Wednesday, February 21, 2018

Footloose in Kathmandu (Nepal post 2017-04)

Kathmandu view northeast from Thamel district from roof of Moonlight Hotel, Paknajol Marg (road). Yellow filter to increase contrast.
Oh oh, something has happened, Kathmandu is a big city now. And as of late 2017, it looks like a construction zone. Buildings are being razed and replaced, or rebuilt within their historic facades. Scaffolding, piles of brick, concrete mixers, and dust are everywhere. The 2015 earthquakes caused terrible damage to historic sites, but the palaces and temples are slowly being repaired. I think Kathmandu is on a cusp or transition from an old Asian city into a new commercial city. We will take a short walk around town; no real theme, just a tourist exploring, smelling, watching, and enjoying.
Rooftop laundry, Thamel district.
Some families live in older-looking multi-floor buildings. I am not sure how they responded to the earthquakes. Did engineers inspect each and every house?
An old, but still maintained and used English Cemetery is near the UK Embassy. For over a century, the Empire did not have an ambassador but instead had a Resident. He consulted with the Nepali government and had some of the duties of a true ambassador. The cemetery contains graves of some of these ambassadors as well as their families and the occasional English traveler and mountaineer. And, most unusual, there are Russians here, possibly refugees from the Bolsheviks.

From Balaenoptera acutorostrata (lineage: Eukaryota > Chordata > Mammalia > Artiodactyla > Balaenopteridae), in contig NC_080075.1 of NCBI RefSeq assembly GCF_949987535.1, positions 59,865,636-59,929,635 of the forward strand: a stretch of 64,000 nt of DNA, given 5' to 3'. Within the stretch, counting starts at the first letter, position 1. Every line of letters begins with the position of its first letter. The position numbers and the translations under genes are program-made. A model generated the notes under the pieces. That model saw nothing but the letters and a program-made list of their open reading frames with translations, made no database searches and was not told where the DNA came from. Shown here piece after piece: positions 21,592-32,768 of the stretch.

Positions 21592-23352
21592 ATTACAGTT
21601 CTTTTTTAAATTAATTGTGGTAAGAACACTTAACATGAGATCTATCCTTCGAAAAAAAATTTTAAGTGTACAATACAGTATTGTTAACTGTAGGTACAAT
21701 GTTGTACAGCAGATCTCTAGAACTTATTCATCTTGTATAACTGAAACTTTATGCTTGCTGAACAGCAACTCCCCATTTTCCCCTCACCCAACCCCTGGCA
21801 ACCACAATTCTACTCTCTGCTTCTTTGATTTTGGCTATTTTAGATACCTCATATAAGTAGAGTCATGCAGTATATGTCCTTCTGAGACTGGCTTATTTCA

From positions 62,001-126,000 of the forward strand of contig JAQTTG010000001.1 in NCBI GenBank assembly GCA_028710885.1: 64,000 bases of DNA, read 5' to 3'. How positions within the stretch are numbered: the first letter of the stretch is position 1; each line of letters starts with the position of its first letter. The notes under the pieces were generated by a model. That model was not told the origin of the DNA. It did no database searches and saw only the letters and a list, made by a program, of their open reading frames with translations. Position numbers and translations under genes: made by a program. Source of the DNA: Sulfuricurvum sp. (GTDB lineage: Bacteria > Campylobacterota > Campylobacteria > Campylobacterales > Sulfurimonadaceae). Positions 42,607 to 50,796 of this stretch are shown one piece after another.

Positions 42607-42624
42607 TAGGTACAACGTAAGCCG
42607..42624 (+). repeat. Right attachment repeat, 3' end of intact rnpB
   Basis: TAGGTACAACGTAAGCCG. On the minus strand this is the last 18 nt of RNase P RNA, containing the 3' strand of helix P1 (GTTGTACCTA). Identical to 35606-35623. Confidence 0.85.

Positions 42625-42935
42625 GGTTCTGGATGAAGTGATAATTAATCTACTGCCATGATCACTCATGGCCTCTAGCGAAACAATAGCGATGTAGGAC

Workers still demolish buildings the old way, by hand. No hard hats, eye protection, or steel toe boots here.
The wiring at the Chasibari Marga area is somewhat of a mess. Well, all the wiring in Kathmandu is a mess. You see the same in Hanoi.
Despite the construction and commerce, the gents still have time to sit, play chess, smoke, and gossip.
Chhetrapati area, Kathmandu, October 2017
Near Asan Chowk, Kathmandu, October 2017.
Whatever you may think of the state of the infrastructure, it does not deter people from shopping, trading, selling, shoving, walking, eating, yelling, and sort-of sniffing the fumes. I see crowds like this in cities such as Arusha, Athens, Rangoon, Cairo, Lodz, or Mandalay. Why are American cities like Jackson such deserted wastelands?
The Asan Chowk (or marketplace) is always interesting. This where you can buy spices, vegetables, fruits, legumes, dried fish, Himalayan salt, and other consumables. Chickens and meats are sold somewhere else, but I am not sure where. In Nepal, Muslim men often work as butchers. I have written about the Chowk before, and it remains as much fun as ever.

This is the 4th in a series on my 2017 Nepal trip. To be continued....

These photographs were taken with a Leica IIIC 35mm camera with 50mm f/2.0 Summitar lens on Kodak TMax 100 and 400 film, with exposure measured with a Gossen Luna Pro Digital light meter. Praus Productions in Rochester, New York, developed the film in Xtol developer.
Update May 2018: Unusual or gourmet salt has become trendy in USA. As an example, here are jars of Himalayan salt in a Big Lots store in Vicksburg, Mississippi. These jars were labeled Product of Pakistan but Packaged in China. So the poor Nepalis have been bypassed again.
Update October 2018: Well, it looks like Himalayan salt is trendy in Brasov, Romania, too. The brand name is "Eurosalt," but the contents are from the Himalaya.

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